And, if you don’t have sexual attraction, can you still have sex? Sure you can. You can do it by yourself, or you can do it with someone else. A lot of people, if they are honest with themselves, will have had sex at one or another time in the absence of sexual attraction. For a variety of different reasons! Have you never had sex with a partner when you weren’t really feeling it, and did it just for their sake?
And, if you don’t have sexual attraction, can you still enjoy sex? Sure you can. You might not always, but it’s definitely possible. Sexual pleasure, and orgasms too, are all chemical reactions mediated by nerve cells. It’s physics and chemistry, nothing else. Same way a foot rub feels good, it activates the centres in the brain responsible for feeling pleasure. That doesn’t mean you have to have attraction for it to feel good.
And, if you don’t have sexual attraction, can you still have an orientation? Sure you can. I answered that one already, weren’t you paying attention?
So, if you’re asexual, you might choose to have sex, or you might not. And that decision might be based on various things. You might be doing it because your partner wants to, and you don’t mind. You might just be struggling to fall asleep and know that the oxytocin release after you masturbate to orgasm will help you drift off. You might just want to “clean out the plumbing”. Or you might think sex is icky and just not ever want to do it at all. They’re all totally valid options.
But the point is, that if someone is asexual, and they have sex, or they masturbate, they are still asexual. Even if they enjoy it. Even if they want to do it again.
Asexuality and me
So I’ve given you the breakdown, at least as I generally understand it, and as I explain it to others when I do sexuality education. And the reason for that really is just so that I can reflect on my own experiences – because that’s what this blog is about.
I used to feel pretty broken, because I didn’t feel sexual attraction the way other people did. I wondered what was wrong with me. I wasn’t like all the other pubescent kids, and it was a little unsettling. I even found it uncomfortable to pretend.
Now, there is a caveat to my story. I was a young, closeted trans kid, and I didn’t even have the tools or the context then to understand that I was trans. I was going through the wrong puberty, and the kids that I was supposed to regard as my “peers” really weren’t my peers because they were the wrong gender. So yeah, that made a difference. I felt super out of place, and I didn’t know why.
It wasn’t until later in life that I’d understand the two processes that were going on – that I was trans, and that I was ace.
I wondered about my sexuality for a long time. Even until recently. Once I had discovered the term “asexual” and read up on what it meant, I definitely felt a resonance. A lot of things started to fall into place. And I kind of assumed that I was demisexual, because I was sure that I had felt sexual attraction in the past. I just took for granted that I had.
But then I started to think about it, and it got really confusing. Sex had always been a problem for me. I’d never especially enjoyed it, and I’d never especially desired it. Sometimes I wanted to desire it, but often it just never did anything for me. So when I started looking back, I had to ask myself if I ever really had experienced attraction.
Now don’t get me wrong. I experience romantic attraction, there’s no doubt. And I even have physical attraction – I can look at a girl and think “oh wow, she’s really cute/pretty/beautiful”, and I can feel that pull. But it’s not a sexual thing. Having other forms of attraction made it harder for me to figure out my sexuality, because I didn’t always know how to tell the difference.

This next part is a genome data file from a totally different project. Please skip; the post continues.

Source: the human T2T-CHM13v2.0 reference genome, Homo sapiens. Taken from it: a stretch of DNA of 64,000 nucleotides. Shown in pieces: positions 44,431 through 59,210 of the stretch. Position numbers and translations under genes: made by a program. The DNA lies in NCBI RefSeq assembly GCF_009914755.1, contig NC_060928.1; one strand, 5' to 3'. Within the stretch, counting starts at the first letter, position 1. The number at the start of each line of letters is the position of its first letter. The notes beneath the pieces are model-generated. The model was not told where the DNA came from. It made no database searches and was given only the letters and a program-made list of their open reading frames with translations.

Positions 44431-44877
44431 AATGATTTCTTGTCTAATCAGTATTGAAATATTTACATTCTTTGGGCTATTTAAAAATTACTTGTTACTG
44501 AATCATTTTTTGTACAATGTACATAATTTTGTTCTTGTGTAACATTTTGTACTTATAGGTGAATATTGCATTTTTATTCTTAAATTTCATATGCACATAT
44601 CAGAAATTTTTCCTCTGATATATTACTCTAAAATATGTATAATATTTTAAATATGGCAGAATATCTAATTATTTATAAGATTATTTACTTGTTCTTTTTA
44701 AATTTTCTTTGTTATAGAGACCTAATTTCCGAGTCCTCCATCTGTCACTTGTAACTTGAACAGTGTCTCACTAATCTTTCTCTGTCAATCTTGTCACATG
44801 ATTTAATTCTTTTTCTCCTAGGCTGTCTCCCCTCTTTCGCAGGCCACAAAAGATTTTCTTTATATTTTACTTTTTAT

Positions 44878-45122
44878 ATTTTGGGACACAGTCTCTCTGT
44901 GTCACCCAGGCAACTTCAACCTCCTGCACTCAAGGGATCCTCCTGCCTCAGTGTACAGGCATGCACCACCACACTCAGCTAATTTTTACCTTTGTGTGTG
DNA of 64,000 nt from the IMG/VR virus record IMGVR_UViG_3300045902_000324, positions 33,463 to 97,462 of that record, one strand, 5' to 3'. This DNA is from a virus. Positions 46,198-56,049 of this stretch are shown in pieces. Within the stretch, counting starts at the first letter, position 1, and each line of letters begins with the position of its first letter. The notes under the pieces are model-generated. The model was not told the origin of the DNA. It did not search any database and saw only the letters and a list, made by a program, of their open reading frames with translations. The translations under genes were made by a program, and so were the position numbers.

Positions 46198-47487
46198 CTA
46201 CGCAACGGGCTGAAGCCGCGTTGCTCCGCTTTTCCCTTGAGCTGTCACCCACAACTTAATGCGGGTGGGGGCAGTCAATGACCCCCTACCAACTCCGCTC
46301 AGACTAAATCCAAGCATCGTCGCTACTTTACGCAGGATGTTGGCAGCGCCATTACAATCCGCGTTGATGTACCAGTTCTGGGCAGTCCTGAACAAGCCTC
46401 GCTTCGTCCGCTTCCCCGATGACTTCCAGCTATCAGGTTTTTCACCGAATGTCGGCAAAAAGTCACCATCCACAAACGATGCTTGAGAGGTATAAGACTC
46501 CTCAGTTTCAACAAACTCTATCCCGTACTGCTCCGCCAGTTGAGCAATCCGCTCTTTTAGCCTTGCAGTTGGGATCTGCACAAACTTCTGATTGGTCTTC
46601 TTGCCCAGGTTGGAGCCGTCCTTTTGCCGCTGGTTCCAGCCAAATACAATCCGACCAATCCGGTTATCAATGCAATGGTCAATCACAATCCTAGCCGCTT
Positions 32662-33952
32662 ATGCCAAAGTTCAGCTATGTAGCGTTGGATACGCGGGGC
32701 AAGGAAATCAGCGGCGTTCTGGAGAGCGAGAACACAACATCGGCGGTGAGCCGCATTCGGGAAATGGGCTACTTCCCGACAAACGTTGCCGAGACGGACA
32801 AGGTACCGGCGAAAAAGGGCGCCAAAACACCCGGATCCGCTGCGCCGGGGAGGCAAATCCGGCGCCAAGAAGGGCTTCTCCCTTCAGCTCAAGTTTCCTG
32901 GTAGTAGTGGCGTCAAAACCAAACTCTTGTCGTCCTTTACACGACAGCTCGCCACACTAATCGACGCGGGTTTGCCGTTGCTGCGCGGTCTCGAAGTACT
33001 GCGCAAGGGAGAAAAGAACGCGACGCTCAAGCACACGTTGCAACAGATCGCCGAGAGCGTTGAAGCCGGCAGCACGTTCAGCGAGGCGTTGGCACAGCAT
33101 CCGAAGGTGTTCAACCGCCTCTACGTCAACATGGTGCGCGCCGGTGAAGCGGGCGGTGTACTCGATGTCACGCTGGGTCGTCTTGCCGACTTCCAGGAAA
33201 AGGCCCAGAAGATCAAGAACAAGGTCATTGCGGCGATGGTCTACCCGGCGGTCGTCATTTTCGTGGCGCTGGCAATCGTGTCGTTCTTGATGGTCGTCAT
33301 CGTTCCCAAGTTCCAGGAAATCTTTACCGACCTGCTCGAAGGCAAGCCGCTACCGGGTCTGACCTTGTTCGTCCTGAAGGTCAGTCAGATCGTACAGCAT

Going on HRT made things even more complicated, because when your testosterone falls to zero, your libido takes a hit. And like I’ve explained, libido and attraction aren’t the same thing. So now, I was in a position where I had no desire, and no sexual attraction, even if I did sometimes experience other forms of attraction.
And it didn’t make figuring the past out any easier. I imagined that I must, by default, have had sexual attraction, but I couldn’t be sure. I couldn’t remember what it felt like! Maybe I had never felt it at all?
It made me wonder if I was actually just totally asexual, instead of demisexual as I’d previously imagined.
The truth is that, when it comes to the past, I still don’t know.
But I am definitely demisexual. I know this, because now I have experienced sexual attraction. And it happened within the context of a strong emotional bond. And it was unmistakeable.
That doesn’t mean that everything is cut and dry though. Because being trans still makes things complicated.
The dysphoria and the body issues affect my sexuality as well. Even if I have attraction, and even if I have desire, not being totally comfortable in my own skin means that sexuality is still a tricky thing to navigate. It makes it difficult to relax and be at ease, and be fully present in the moment, because my mind is always wandering, fixating on the things that I’m uncomfortable with.
It means that sometimes it’s easier to just think of sex as something that “doesn’t matter to me”. Sure, the suppressed libido makes that easier. But it’s a barrier to intimacy and connection nonetheless.
And it’s especially jarring when that gets in the way on one of those very, very rare occasions that I do feel attraction.
Of course, sexuality is a dynamic thing. It can change as we change, and as we understand ourselves better. Sometimes we might question it – and, when we find the answers, they may surprise us. Or not. But being open to that process is an important thing.
Nonetheless, despite all the challenges and difficulties and questioning, it’s nice to know that there’s a word for all this. That I’m not abnormal just because I don’t feel attraction the same way most people do. And it’s nice to know that even if sex isn’t on the menu, cake definitely is. Because what could be better than cake?